Questions for ‘Lying won’t stretch your nose, but it will steal some brain power’

A Pinocchio doll sits on a shelf

Like Pinocchio, everyone sometimes tells a lie. Most people don’t lie often, science finds. But research shows that even small lies can take a toll on your brain.

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To accompany ‘Lying won’t stretch your nose, but it will steal some brain power


Before Reading:

  1. Think of a time when you told a lie. What was the reason? How did telling that lie make you feel? What did you have to do to prevent your lie from being found out?
  2. Was your lie discovered? If so, did that affect your relationship with the person or people you lied to?

During Reading:

  1.  What has Timothy Levine’s research shown about how often people lie?
  2.  What are prosocial lies? What are altruistic lies?
  3.  What is the prefrontal cortex, and how is it involved in lying?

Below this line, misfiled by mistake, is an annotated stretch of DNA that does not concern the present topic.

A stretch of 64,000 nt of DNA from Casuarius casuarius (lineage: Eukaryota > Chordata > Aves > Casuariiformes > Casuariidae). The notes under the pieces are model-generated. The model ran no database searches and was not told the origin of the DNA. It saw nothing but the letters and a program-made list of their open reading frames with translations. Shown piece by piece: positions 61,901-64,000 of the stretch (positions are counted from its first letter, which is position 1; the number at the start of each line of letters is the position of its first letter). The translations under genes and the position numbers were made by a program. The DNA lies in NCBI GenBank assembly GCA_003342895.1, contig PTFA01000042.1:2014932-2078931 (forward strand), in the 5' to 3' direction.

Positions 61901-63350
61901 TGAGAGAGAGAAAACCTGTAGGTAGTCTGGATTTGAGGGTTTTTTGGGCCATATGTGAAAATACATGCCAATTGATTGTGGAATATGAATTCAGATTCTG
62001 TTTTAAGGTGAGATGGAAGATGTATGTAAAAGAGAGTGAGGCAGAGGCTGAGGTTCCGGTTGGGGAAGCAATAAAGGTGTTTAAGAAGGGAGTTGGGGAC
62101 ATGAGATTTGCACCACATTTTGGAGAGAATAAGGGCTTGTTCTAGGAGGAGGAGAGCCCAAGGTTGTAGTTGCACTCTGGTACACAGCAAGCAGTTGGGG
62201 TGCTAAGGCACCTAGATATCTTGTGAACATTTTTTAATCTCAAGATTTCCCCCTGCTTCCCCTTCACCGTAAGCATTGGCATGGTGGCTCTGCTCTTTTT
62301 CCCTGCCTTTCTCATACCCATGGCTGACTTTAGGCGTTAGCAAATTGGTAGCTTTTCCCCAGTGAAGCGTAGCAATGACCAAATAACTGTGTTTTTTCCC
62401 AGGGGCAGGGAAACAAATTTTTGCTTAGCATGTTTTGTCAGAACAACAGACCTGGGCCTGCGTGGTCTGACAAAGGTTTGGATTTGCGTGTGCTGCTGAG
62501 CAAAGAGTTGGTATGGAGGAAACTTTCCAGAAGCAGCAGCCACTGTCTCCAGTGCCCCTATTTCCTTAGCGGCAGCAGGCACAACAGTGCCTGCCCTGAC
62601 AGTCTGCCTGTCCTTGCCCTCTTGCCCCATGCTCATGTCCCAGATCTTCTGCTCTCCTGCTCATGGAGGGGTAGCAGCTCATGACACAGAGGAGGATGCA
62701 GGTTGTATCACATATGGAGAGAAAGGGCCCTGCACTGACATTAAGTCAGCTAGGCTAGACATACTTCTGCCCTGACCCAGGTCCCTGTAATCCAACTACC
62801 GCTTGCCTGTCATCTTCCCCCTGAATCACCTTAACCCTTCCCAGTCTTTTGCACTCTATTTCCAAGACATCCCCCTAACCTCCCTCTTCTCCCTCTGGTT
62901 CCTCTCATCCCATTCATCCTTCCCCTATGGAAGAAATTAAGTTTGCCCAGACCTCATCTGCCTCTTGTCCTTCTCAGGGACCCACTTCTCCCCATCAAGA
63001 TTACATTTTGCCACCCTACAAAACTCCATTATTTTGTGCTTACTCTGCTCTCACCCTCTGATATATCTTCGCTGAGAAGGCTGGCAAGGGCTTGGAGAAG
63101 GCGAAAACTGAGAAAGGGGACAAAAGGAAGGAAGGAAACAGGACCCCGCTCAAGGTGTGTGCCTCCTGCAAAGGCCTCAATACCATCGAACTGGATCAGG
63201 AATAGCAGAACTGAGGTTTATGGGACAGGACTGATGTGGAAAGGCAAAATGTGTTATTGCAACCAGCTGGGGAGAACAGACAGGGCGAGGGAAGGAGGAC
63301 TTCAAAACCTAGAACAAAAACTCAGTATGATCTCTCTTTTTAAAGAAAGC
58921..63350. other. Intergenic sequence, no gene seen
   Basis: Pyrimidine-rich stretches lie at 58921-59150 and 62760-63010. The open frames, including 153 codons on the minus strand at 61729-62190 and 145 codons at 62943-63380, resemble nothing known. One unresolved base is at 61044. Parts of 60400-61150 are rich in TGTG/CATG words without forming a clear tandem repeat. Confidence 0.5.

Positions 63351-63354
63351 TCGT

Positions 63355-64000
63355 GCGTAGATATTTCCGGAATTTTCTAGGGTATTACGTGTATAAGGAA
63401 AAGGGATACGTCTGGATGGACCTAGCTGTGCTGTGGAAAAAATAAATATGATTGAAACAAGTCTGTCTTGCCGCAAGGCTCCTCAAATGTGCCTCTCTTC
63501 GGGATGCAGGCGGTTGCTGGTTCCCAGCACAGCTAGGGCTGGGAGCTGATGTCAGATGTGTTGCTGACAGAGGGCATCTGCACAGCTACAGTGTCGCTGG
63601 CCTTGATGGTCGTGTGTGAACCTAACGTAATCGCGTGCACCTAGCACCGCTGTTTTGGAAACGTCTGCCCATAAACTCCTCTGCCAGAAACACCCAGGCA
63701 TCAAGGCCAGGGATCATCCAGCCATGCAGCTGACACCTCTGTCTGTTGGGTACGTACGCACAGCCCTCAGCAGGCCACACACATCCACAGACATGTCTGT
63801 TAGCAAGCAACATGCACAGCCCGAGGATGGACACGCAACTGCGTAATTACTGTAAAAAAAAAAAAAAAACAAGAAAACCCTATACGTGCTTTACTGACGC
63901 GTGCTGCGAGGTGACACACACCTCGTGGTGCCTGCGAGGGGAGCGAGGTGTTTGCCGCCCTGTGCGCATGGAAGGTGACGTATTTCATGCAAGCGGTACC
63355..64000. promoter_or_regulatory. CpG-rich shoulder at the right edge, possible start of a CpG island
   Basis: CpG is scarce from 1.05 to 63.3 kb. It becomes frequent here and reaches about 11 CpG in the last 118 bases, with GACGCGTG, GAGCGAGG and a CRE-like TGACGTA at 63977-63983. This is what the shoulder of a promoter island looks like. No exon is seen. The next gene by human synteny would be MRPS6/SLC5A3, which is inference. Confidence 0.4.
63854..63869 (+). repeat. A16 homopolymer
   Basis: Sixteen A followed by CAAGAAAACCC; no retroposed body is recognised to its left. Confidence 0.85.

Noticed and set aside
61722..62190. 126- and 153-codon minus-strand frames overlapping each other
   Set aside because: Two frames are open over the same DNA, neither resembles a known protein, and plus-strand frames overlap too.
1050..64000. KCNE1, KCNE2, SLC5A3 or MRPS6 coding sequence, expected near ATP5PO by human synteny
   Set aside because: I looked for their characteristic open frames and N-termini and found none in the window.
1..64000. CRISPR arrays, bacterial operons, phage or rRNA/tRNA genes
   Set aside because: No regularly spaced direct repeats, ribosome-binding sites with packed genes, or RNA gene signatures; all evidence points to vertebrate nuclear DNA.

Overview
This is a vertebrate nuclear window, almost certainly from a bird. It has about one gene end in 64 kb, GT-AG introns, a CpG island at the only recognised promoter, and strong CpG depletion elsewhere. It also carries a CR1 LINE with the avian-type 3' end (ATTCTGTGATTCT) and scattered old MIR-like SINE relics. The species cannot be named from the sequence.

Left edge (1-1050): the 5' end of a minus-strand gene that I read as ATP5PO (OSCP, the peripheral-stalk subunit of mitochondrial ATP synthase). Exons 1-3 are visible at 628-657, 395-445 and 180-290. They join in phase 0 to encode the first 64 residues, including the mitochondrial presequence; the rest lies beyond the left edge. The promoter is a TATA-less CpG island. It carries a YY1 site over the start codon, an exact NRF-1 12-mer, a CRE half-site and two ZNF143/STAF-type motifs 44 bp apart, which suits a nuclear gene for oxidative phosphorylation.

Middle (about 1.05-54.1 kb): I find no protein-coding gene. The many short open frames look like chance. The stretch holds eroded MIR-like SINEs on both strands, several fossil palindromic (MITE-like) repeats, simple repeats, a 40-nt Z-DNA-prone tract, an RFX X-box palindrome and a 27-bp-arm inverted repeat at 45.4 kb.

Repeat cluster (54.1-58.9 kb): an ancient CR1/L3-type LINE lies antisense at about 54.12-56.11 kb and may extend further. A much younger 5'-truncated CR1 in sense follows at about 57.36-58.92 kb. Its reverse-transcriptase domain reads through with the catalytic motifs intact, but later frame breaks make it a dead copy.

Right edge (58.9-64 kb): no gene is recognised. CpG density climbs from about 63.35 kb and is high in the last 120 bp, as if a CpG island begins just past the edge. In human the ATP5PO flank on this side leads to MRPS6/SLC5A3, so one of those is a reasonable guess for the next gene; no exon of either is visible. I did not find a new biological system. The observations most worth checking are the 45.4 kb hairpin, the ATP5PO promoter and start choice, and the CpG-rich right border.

4.  What are executive function tasks? How are they involved in lying?
  5.  Why is lying especially challenging for young people, according to Jennifer Vendemia?
  6.  What are lifespan lies and how can they affect someone’s mental resources?
  7.  What has research shown about the risks of prosocial lies?
  8.  What have Neil Garrett and his colleagues discovered about how the brain adapts to lying over time?
  9.  How can people cultivate a culture of honesty?

After Reading:

  1.  Consider the mental and social risks of lying discussed in this story. How might that information influence your likelihood to lie in the future? Why?
  2.  What are a few ways that building a culture of honesty could positively influence your life and community?